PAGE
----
Finding the way from classmate to leader can be challenging, which is why John Jay High School provides leadership training for team captains, club presidents, and Campus Congress representatives.
The practical training--offered by the school's Dignity for All Students (DASA) Committee--took place in late September.
Students met in small groups with a mentor to discuss the particular challenges of communicating with peers, handling conflict, maintaining positivity, and how to respond to negative and discriminatory behaviors. Librarian Lauren Carrigan and teacher Vicky Weiss, guidance counselor Malerie Simon, and social workers Dr. Pat Bragdon and Kiri Ryan participated.
Dr. Bragdon began her group with the Human Knot, a hands-on activity in which participants untangle themselves through working as a group. Laughter and blurts of "I can do it!" . . . "I am the leader!" . . . "Wait! New rule!" came out of the circle.
“We are all leaders,” said one student after the experience. “We all try to take charge.”
“As a leader, you may find yourself in situations that are not always comfortable,” said Dr. Bragdon. “You will need to listen and sometimes respond in a way that is not second nature to you.”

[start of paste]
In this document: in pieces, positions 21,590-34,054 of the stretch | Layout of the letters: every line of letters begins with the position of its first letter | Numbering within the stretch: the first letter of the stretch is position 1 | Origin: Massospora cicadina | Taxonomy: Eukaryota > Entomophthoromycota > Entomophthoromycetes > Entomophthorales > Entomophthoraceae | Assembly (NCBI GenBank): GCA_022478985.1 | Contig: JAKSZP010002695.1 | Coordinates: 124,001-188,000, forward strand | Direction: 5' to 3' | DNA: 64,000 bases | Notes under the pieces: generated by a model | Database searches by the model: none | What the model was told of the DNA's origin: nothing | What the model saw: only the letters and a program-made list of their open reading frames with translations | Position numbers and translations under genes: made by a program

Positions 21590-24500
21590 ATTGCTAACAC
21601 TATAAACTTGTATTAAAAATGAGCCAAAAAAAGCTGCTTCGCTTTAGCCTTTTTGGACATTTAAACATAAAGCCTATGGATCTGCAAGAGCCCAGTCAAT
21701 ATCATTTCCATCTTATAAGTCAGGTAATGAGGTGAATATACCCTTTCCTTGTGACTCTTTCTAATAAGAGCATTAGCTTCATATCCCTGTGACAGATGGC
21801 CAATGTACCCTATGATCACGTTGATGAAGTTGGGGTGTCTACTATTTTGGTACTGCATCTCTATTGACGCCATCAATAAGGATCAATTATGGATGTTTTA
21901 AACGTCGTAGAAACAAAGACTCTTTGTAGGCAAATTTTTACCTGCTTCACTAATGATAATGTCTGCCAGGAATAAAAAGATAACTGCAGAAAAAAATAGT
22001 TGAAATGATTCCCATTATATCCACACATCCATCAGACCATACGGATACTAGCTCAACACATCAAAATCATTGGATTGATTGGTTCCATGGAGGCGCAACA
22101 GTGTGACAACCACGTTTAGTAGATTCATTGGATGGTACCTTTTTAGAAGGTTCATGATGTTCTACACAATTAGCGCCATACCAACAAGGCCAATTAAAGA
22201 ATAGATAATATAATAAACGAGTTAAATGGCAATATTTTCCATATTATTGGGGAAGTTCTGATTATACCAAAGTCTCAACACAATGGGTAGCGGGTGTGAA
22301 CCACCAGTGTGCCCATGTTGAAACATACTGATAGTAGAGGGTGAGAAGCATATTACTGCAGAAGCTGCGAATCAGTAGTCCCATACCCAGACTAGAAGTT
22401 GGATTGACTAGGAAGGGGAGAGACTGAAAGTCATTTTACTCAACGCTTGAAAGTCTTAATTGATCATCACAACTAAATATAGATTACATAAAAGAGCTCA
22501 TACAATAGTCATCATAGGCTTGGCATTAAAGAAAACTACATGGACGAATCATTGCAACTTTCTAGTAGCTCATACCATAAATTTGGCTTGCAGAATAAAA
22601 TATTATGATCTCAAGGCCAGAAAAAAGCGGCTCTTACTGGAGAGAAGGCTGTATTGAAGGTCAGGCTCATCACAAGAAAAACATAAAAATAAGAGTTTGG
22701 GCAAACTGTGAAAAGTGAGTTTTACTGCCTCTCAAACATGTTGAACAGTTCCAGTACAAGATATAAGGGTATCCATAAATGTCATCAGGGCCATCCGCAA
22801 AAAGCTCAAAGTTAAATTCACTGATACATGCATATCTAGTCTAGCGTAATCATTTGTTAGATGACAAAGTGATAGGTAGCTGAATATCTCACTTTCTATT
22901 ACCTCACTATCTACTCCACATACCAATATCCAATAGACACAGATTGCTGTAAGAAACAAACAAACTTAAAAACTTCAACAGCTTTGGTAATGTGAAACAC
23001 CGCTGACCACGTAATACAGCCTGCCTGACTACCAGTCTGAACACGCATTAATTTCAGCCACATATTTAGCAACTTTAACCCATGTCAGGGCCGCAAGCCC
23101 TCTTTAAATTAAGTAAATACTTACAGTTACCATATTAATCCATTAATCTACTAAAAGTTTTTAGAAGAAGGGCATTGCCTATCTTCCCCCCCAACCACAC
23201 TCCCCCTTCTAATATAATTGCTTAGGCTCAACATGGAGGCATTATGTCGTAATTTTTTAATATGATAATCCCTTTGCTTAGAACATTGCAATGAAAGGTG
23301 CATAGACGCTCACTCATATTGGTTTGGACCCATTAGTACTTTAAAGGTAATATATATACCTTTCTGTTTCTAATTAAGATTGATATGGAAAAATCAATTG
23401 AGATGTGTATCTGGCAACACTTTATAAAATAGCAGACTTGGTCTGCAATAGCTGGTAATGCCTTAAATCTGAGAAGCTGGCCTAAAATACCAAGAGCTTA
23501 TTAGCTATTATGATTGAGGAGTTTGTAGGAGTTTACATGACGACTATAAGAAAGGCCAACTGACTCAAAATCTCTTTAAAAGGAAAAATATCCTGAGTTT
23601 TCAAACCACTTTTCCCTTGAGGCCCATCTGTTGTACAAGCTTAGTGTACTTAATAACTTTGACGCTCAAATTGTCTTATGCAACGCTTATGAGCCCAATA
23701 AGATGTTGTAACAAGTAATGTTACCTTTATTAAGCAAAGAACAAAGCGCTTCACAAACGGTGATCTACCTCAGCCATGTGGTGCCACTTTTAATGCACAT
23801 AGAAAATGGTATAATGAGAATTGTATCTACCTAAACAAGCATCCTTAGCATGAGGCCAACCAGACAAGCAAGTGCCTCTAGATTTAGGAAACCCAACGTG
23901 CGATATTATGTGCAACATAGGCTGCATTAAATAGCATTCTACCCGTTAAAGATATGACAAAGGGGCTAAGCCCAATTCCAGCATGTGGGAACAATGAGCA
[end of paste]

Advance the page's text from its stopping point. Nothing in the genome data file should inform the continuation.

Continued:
The students discussed the difference between reporting and tattling. They also reviewed DASA and how bullying can be a federal civil rights violation.
“There are no jokes," said Dr. Bragdon. "If someone is offended, it was no joke."
“We want to empower them as leaders,” said Kim Piccolino, Assistant Principal of John Jay High School, and member of the DASA Committee. “We developed this training so students understand the significance and the seriousness of the role they have taken on.”
"We felt that if we trained the school leaders in tolerance and acceptance, they could turnkey that message to their respective organizations, creating a more positive environment," said Weiss. "As the leadership training annually evolves, we continue to take into consideration suggestions made by students on how to improve the day and what other topics they would like to see addressed."
“What does it mean to be an up-stander?” Dr. Bragdon asked the group of student leaders.
“Standing up for what you believe,” two students said at once. The others nodded in agreement.